Okay - this 'tech' news cycle is really irritating.

Avast came out with a promotion for their premium service by announcing that some apps have infectious 'malware'. From this blog post, all kinds of ridiculous headlines have surfaced:


I have a problem with this kind of FUD spewing out marketing departments such as Avast. For one, they have neatly included a promotion for their subscription-based checksum comparison tool, which is probably named something like "SUPER SHIELDS UP 2015 PREMIUM ANDROID MEGASHIELD HASH SECURITY SUITE". Next, sensationalized language combined with over-inflated numbers create a critical mass for major news outlets to feed on, none of whom have the slightest idea of what they're talking about (with the added bonus of more advertisement). Take for example the Forbes article:

These clicks can potentially open up malware-infested web pages, run illicit processes on the handset, or prompt the user to install other applications.

Who cares? Don't install crap on your phone in the first place, and furthermore don't click when it asks to install more. Oh, and nice of Forbes to drop the following in:

Without Avast’s alert, would this attack vector have been discovered?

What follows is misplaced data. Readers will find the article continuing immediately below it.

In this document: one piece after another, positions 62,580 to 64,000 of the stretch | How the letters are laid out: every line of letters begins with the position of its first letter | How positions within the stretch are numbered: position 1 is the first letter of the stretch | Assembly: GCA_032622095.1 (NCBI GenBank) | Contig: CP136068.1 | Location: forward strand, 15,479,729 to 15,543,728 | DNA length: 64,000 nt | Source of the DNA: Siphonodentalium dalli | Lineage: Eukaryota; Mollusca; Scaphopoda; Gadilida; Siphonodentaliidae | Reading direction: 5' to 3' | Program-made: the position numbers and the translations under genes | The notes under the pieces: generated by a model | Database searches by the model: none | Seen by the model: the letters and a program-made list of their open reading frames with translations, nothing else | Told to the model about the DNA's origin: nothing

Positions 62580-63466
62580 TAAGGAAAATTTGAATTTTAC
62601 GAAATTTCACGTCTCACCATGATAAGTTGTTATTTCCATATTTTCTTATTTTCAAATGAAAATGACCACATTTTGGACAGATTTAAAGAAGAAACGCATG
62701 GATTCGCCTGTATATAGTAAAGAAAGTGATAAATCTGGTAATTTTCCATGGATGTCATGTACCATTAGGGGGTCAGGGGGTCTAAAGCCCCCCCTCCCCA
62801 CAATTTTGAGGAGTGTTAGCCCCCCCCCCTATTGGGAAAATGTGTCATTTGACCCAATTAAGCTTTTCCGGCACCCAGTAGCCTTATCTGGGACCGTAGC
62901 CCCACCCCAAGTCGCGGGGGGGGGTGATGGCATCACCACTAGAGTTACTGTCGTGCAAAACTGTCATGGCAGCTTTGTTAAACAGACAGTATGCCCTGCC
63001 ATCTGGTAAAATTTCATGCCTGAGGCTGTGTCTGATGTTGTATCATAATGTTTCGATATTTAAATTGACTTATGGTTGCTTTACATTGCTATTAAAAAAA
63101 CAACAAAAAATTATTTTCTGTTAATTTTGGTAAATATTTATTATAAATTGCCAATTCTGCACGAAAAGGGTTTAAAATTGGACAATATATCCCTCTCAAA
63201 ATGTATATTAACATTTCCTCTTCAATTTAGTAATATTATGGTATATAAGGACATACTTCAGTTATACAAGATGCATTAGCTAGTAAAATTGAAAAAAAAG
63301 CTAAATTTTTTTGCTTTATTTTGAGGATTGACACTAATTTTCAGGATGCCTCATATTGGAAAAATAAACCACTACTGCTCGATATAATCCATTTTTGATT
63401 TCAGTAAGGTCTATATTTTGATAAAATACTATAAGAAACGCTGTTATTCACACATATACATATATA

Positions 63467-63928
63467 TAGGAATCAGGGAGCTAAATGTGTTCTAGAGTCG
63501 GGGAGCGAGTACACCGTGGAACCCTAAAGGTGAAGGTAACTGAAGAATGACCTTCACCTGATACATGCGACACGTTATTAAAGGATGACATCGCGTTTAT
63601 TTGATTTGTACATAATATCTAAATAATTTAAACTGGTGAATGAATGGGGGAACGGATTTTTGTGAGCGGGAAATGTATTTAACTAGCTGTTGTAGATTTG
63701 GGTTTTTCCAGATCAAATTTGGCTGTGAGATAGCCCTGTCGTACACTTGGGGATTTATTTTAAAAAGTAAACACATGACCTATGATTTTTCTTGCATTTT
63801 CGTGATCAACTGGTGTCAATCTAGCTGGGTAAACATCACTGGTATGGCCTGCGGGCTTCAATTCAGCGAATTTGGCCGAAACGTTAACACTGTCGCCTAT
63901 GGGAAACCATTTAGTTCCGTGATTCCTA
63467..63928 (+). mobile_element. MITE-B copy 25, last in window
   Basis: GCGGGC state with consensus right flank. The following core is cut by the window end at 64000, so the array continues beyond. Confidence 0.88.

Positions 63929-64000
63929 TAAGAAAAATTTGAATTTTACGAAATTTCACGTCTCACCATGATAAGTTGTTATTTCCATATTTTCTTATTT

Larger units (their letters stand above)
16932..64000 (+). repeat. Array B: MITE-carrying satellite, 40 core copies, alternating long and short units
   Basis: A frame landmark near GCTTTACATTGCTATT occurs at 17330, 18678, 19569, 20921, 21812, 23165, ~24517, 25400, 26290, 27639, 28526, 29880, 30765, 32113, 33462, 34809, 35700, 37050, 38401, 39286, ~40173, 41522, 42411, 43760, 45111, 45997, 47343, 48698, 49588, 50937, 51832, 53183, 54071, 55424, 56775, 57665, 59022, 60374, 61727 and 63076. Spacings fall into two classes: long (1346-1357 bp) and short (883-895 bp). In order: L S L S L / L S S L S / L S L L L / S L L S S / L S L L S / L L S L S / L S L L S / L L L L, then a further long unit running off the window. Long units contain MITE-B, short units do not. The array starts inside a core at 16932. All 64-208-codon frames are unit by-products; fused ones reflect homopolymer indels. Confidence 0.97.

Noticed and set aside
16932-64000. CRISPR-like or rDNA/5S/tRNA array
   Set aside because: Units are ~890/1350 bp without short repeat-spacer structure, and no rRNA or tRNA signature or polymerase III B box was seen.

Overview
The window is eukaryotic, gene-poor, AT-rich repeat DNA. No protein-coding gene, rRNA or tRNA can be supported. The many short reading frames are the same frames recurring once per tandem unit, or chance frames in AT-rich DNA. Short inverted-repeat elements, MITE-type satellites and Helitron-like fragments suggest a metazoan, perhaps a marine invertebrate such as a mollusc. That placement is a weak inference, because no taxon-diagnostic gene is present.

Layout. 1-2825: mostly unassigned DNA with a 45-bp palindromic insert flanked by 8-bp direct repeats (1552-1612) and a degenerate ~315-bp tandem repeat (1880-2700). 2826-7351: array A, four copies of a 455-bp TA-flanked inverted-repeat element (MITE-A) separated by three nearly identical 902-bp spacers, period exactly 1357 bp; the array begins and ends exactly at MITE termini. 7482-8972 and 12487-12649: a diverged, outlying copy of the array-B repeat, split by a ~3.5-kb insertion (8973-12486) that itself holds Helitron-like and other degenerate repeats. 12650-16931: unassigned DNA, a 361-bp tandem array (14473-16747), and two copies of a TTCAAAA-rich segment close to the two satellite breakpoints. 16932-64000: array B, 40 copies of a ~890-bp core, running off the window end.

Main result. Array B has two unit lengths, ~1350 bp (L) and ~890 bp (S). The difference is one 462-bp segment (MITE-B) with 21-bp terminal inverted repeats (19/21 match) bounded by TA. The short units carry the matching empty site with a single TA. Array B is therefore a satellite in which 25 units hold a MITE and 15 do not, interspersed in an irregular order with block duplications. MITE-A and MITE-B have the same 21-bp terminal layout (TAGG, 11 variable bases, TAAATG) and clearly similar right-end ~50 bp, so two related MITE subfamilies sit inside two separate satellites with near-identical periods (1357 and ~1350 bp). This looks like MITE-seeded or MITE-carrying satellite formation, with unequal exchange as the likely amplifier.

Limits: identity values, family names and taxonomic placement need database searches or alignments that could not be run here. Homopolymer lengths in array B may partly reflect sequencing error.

But I'm sure Forbes wasn't paid for such sweetened verbiage....as if their half sentence about 'conflict of interest' nullifies their advertisement disguised as an article. Hah!

Ranting aside, every news article I've seen isn't approaching it right. In fact, nobody has to my knowledge has actually thought about the problem -- they've just been pissed at symptoms.

The real problem is that end-users aren't allowed to control their device's behavior. This is totally on purpose, and you are not meant to question it. If you could, for example, establish a per-app trust model, and use built-in permissions to enforce your model, you wouldn't have these problems (or any like it). Google does not want this - they want to be able to shove ads down your throat. They want to be able to sell your home's location to advertisers. The last thing they could possibly allow is for you to deny an app access to the internet and prevent it from pulling down more adverts. This is why we need to take control of our own devices -- nobody is looking out for us, and they will not in the future.

We can block internet access, deny popups and otherwise overwrite any builtin function used by applications. And it doesn't require rooting. Apphacking is the way to go, of that I have no doubt.